PROCESS OF ELIMINATION is a method to identify an entity of interest among several ones by excluding all other entities. In educational testing , the process of elimination is a process of deleting options whereby the possibility of an option being correct is close to zero or significantly lower compared to other options. The process does not guarantee success, even if only 1 option remains. CONTENTS * 1 Method * 2 Application * 3 In medicine * 4 See also * 5 References METHODThe method of elimination is iterative . One looks at the answers, determines that several answers are unfit, eliminates these, and repeats, until one cannot eliminate any more. This iteration is most effectively applied when there is logical structure between the answers – that is to say, when by eliminating an answer one can eliminate several others. In this case one can find the answers which one cannot eliminate by eliminating any other answers and test them alone – the others are eliminated as a logical consequence . (This is the idea behind optimizations for computerized searches when the input is sorted – as, for instance, in binary search ). APPLICATION This article CONTAINS INSTRUCTIONS, ADVICE, OR HOW-TO CONTENT . The purpose of is to present facts, not to train. Please help improve this article either by rewriting the how-to content or by moving it to Wikiversity, Wikibooks or Wikivoyage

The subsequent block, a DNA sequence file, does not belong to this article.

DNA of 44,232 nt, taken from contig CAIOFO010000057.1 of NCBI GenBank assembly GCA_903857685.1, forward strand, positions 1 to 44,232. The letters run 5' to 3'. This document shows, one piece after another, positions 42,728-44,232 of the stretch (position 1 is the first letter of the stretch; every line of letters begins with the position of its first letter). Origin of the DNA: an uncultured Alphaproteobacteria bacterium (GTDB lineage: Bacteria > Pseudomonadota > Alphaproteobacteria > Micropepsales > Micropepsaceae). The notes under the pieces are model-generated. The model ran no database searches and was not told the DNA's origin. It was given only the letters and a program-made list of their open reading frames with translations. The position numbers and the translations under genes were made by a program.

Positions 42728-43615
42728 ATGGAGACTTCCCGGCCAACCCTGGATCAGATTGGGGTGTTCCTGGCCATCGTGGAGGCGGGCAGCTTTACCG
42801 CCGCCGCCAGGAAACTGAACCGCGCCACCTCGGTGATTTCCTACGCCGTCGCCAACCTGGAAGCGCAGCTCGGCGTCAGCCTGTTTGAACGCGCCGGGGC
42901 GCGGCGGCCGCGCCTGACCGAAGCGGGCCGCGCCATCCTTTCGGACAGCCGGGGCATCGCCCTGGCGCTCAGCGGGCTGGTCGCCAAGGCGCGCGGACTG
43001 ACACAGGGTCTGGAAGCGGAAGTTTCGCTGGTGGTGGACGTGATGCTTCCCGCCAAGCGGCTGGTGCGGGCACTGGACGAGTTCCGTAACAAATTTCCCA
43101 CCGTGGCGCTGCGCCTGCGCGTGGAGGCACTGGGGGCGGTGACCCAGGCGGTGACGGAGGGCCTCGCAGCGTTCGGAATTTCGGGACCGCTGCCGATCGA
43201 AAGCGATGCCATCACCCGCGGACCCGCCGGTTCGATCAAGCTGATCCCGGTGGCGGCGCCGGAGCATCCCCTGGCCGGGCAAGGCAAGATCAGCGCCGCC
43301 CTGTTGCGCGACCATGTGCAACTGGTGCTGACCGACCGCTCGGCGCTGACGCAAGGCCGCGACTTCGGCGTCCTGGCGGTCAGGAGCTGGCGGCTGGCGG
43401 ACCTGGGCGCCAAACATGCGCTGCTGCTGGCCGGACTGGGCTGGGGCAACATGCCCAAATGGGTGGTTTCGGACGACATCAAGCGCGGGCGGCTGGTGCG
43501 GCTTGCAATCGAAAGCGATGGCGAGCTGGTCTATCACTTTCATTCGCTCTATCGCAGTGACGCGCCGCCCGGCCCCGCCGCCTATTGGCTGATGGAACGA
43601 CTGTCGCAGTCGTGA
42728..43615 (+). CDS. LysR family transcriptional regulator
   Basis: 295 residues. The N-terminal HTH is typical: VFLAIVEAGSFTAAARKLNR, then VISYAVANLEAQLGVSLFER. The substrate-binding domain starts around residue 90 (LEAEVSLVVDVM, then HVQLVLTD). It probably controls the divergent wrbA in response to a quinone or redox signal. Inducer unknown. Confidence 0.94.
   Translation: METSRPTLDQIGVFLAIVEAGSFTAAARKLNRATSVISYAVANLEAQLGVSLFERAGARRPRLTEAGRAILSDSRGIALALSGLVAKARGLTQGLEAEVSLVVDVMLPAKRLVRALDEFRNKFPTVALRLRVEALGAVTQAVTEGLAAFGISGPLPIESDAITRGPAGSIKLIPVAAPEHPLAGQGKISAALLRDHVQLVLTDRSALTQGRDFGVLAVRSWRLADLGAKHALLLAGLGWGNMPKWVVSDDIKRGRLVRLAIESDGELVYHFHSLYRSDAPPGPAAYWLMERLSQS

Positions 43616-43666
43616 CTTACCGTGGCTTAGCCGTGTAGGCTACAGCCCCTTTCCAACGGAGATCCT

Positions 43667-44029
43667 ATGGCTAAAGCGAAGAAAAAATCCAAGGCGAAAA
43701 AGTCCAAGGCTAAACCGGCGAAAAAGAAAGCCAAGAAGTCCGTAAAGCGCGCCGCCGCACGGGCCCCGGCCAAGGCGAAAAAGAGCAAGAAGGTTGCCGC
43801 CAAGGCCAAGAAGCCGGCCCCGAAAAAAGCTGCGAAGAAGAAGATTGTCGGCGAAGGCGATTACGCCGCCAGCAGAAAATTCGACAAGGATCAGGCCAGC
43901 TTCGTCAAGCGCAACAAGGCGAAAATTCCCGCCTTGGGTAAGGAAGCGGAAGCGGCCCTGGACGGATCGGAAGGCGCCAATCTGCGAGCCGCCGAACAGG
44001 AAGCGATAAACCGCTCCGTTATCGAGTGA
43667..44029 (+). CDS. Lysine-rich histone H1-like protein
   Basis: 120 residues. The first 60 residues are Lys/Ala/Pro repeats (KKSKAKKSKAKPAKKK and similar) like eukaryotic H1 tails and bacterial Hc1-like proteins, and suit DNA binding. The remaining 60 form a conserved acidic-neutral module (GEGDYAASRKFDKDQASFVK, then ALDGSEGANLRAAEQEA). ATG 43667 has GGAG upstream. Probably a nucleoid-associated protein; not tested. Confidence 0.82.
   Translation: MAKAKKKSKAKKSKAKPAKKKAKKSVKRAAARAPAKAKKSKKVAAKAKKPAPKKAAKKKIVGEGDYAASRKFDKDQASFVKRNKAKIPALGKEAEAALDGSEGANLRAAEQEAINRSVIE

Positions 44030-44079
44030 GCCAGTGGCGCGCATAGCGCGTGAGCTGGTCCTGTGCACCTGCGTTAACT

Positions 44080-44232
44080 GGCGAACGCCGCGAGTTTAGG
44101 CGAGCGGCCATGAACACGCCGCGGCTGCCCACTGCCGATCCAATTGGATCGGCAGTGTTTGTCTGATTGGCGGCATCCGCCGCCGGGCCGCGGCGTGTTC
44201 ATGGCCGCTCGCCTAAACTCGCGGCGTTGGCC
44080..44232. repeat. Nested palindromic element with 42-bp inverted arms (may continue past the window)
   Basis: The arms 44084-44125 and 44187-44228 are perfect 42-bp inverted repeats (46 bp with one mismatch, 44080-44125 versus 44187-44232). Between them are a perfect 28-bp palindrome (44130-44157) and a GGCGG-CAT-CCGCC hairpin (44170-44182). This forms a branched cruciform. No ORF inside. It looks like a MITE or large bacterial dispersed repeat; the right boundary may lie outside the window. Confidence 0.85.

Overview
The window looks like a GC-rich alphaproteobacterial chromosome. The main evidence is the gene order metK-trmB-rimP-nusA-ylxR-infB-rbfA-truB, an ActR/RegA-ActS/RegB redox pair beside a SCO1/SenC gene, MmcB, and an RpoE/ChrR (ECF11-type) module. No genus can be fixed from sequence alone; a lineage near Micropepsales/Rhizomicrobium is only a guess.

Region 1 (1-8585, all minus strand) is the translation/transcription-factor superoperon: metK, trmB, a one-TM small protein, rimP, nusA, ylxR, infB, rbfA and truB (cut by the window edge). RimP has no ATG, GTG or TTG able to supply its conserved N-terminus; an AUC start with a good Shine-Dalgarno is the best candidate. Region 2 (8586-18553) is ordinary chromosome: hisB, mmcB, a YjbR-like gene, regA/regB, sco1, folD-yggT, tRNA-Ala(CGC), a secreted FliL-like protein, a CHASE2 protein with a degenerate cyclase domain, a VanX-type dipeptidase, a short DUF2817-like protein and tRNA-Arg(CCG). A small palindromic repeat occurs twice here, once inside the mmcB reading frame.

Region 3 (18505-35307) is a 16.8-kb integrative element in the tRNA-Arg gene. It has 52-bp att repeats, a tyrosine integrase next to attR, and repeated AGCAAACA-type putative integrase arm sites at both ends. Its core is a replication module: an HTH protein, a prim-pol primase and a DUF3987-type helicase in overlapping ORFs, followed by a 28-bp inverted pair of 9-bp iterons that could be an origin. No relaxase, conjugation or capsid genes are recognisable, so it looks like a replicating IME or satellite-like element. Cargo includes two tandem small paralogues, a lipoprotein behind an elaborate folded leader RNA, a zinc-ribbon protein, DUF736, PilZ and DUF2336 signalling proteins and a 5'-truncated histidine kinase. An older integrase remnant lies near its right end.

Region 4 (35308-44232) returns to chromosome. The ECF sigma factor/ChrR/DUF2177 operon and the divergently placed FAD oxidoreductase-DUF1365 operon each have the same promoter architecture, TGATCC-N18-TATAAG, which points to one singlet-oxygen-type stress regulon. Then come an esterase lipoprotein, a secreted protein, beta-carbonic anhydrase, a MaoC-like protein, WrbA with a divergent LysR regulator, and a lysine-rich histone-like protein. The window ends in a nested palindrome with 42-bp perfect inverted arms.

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Epistemology
Related concepts and fundamentals: * Agnosticism * Epistemology * Presupposition * Probability
Probability
* v * t * e EPISTEMOLOGY (/ᵻˌpɪstᵻˈmɒlədʒi/ (_ listen ); from Greek ἐπιστήμη, epistēmē_, meaning 'knowledge', and λόγος_, logos _, meaning 'logical discourse') is the branch of philosophy concerned with the theory of knowledge . Epistemology
Epistemology
studies the nature of knowledge, justification, and the rationality of belief. Much of the debate in epistemology centers on four areas: (1) the philosophical analysis of the nature of knowledge and how it relates to such concepts as truth , belief , and justification , (2) various problems of skepticism , (3) the sources and scope of knowledge and justified belief, and (4) the criteria for knowledge and justification. The term 'Epistemology' was first used by Scottish philosopher James Frederick Ferrier in 1854. However, according to Brett Warren, King James VI of Scotland had previously personified this philosophical concept as the character EPISTEMON in 1591
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Hypothetico-deductive Method